There’s no mistaking the intent of a barricade, and everyone who drives up on one is instantly aware that the area up ahead is off-limits to drivers, and that no access is permitted. Barricades quickly convey to motorists that it is not allowable to proceed through the area being blocked off and that some other route must be adopted.

Barricades are an essential traffic control component. They’re used to prevent collisions and other accidents in development zones. Such accidents can impact not only the area being developed, but work crews involved in construction, and the driver of the vehicle as well. For this reason, barriers are designed to help lessen the risk to pedestrians, motorists, work crews, and to property.

They improve visibility for the area, and they assist with directing traffic, as well as providing a higher level of safety for the entire work area, and ensuring that workers can do their jobs safely and effectively. Here are some of the areas where barriers are frequently used to help guide traffic and keep everyone involved safe from harm:

Construction zones and road work areas

Parking lots at schools and educational facilities

Parking garages and other commercial locations

Hotels and resorts

Gas stations and automobile repair facilities

Department stores and shopping malls.

Barricade Stripes

The orange diagonal stripes on the barricade or vertical panel guide you toward the direction to which you are to pass. Stripes sloping downward to the right indicate you must bear to the right and stripes sloping downward to the left indicate bear to the left. Facing the barricade above, you must pass to the left.

Types of Barricades

There is a whole slew of different barricades that can be used in various traffic situations, primarily because there are different needs associated with preventing access to specific areas. Here are some of the most commonly used barriers, along with their distinctive features:

A-frame Barricades

These are often used for construction, traffic security, and crowd control, and can be purchased in sets or as parts. They often have reflective sheeting on either side of the boards, and the legs can be ballasted with sandbags to anchor them in place.

Type I and Type II Folding Barricades

These kinds of barriers are generally constructed with durable plastic legs, and have large panels so that maximum stability and visibility can be achieved. They are generally lightweight and easy to handle and are frequently made from impact-resistant polyethylene. There is a huge variety of Type I and Type II folding barricades available, and since they generally have a modular design, it’s very easy to replace individual components in these barriers.

Type III Barricades

The square tubing used on Type III barricades allows for them to be stronger and tougher, and they are generally used for longer duration tasks. Type III Barricades are generally road barriers that can easily fold down for breakdown or setup.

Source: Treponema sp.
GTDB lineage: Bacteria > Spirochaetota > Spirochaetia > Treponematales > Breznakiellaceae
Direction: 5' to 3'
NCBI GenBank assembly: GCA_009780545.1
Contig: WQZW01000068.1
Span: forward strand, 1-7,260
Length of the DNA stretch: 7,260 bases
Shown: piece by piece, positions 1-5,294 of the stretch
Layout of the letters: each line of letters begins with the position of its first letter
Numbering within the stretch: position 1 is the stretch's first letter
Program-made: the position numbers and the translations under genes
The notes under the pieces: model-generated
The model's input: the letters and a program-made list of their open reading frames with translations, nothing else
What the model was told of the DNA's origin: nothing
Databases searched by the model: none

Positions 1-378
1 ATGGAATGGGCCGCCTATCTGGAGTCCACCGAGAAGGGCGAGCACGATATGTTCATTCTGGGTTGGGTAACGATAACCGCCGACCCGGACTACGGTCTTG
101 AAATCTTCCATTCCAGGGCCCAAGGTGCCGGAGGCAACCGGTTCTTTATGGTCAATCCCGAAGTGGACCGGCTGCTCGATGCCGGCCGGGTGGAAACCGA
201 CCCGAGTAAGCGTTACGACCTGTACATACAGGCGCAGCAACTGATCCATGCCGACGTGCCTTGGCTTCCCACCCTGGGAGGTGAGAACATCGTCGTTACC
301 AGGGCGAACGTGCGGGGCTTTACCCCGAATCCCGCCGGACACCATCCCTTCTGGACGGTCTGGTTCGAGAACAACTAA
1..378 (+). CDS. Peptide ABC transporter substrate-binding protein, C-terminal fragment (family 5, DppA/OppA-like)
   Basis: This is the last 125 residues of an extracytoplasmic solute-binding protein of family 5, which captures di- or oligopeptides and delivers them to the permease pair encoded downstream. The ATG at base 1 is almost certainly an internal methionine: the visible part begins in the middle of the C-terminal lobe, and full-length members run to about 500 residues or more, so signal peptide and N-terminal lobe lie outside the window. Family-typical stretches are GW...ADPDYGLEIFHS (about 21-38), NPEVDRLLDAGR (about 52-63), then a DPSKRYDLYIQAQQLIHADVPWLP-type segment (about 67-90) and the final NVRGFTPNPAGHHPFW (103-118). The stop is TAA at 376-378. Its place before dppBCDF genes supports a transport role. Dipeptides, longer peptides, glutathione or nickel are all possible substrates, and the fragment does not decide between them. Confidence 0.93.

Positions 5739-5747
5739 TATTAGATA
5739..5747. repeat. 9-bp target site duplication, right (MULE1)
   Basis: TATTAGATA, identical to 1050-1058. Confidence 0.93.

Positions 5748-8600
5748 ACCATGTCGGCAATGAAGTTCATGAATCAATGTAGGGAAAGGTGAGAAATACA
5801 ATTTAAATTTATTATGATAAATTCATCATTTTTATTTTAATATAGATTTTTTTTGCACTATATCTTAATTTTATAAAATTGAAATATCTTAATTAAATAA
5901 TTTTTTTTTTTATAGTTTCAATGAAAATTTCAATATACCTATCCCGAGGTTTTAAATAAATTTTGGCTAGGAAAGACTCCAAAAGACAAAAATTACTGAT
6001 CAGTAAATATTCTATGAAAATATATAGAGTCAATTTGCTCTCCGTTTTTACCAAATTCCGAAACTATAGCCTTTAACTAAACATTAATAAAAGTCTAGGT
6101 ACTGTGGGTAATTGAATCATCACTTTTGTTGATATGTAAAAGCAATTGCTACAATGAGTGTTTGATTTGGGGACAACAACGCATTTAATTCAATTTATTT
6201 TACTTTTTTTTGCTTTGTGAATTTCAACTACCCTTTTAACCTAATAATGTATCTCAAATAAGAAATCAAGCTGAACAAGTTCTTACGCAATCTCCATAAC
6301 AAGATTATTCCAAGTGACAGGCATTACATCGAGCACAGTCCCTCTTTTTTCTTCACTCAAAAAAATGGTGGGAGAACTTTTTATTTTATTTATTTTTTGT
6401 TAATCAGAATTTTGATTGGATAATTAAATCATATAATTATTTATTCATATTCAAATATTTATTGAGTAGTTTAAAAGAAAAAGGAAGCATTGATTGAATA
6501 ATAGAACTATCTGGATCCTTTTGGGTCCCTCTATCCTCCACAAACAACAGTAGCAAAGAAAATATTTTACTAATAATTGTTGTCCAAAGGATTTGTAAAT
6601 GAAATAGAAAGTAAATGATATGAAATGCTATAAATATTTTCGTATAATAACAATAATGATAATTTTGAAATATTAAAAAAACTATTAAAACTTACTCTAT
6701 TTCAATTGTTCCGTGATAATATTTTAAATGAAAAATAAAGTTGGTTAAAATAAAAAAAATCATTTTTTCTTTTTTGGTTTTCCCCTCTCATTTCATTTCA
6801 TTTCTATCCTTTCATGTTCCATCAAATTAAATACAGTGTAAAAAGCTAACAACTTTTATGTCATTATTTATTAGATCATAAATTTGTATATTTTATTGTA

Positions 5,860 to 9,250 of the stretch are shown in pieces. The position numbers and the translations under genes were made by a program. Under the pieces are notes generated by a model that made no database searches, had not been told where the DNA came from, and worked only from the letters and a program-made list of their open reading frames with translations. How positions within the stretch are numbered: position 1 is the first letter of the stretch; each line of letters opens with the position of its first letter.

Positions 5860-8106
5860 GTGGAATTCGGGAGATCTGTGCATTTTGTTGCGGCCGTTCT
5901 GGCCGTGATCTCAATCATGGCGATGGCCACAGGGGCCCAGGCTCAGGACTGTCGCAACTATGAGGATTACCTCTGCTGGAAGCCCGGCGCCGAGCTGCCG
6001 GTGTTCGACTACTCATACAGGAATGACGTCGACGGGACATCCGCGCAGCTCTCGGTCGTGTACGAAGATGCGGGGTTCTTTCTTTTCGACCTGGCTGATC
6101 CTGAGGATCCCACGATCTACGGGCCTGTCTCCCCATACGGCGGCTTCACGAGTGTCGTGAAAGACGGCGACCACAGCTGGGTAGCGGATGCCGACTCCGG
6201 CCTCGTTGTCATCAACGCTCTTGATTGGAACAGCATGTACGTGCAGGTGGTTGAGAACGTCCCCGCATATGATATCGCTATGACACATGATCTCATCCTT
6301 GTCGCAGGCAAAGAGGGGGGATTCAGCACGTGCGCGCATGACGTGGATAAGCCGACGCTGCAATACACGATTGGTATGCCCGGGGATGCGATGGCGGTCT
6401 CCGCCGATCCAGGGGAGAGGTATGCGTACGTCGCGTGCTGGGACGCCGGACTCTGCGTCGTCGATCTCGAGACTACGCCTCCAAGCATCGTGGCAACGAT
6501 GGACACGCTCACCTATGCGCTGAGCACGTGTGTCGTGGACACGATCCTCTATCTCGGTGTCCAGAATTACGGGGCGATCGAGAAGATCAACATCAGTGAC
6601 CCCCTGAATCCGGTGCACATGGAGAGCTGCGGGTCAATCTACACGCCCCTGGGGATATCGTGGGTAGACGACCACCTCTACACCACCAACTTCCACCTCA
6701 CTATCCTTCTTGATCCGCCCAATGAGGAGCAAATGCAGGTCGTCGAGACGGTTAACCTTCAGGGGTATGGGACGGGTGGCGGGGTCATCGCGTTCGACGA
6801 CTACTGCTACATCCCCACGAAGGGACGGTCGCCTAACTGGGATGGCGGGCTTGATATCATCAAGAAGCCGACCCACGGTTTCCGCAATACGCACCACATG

Crosswalk Barricades

These are most often used around traffic projects or in areas of high pedestrian activity. They instruct pedestrians which way to go, and they alert drivers to the presence of pedestrians in the area. Panels and plates for these types of barriers usually can be easily separated and stacked, so that storage is a breeze. Panels are generally weather-resistant and made of poly-carbonate plastic for long-lasting usage.

Cone Bars

These are often used in tandem with traffic safety cones, for the purpose of creating a physical barrier to direct pedestrians, and to establish greater control of foot traffic. They will generally have reflective bands for greater visibility, and since they are made of durable PVC, they can extend to various lengths to satisfy your requirements.

Jersey Barriers

These are some of the sturdiest barricades on the market, weighing in at a solid 100 pounds. They are used to safeguard construction sites right at streetside, or to blockade roads while they’re being resurfaced.

Plastic Channelizer Drums

These are reflective drums that are intended to convey a change of direction when lanes up ahead are closed. They can also be utilized for crosswalk areas on streets or lanes winding through a construction zone. They are very helpful for guiding traffic for pedestrians and motorists because they have high visibility and great durability. The drum and its foundation will stay snapped together until you need to separate them for removal and eventual storage.

Importance of Using Barricades

As a driver, you should never attempt to bypass a barricade you see placed anywhere in the roadway. First of all, it’s illegal, and you could be subject to being ticketed, with an accompanying financial penalty. But even if you can’t see any danger in the roadway behind a barricade, you should not attempt to pass it, because you don’t know why the barricade was placed there.

It could be that there’s a break in the road or a hole which workers have to fill, but whatever the reason, it warrants placing the barricade there. Apart from all that, it will help to keep you safer, as well as any workers who are active in the area, and it will contribute to safe driving for everyone else on the road with you.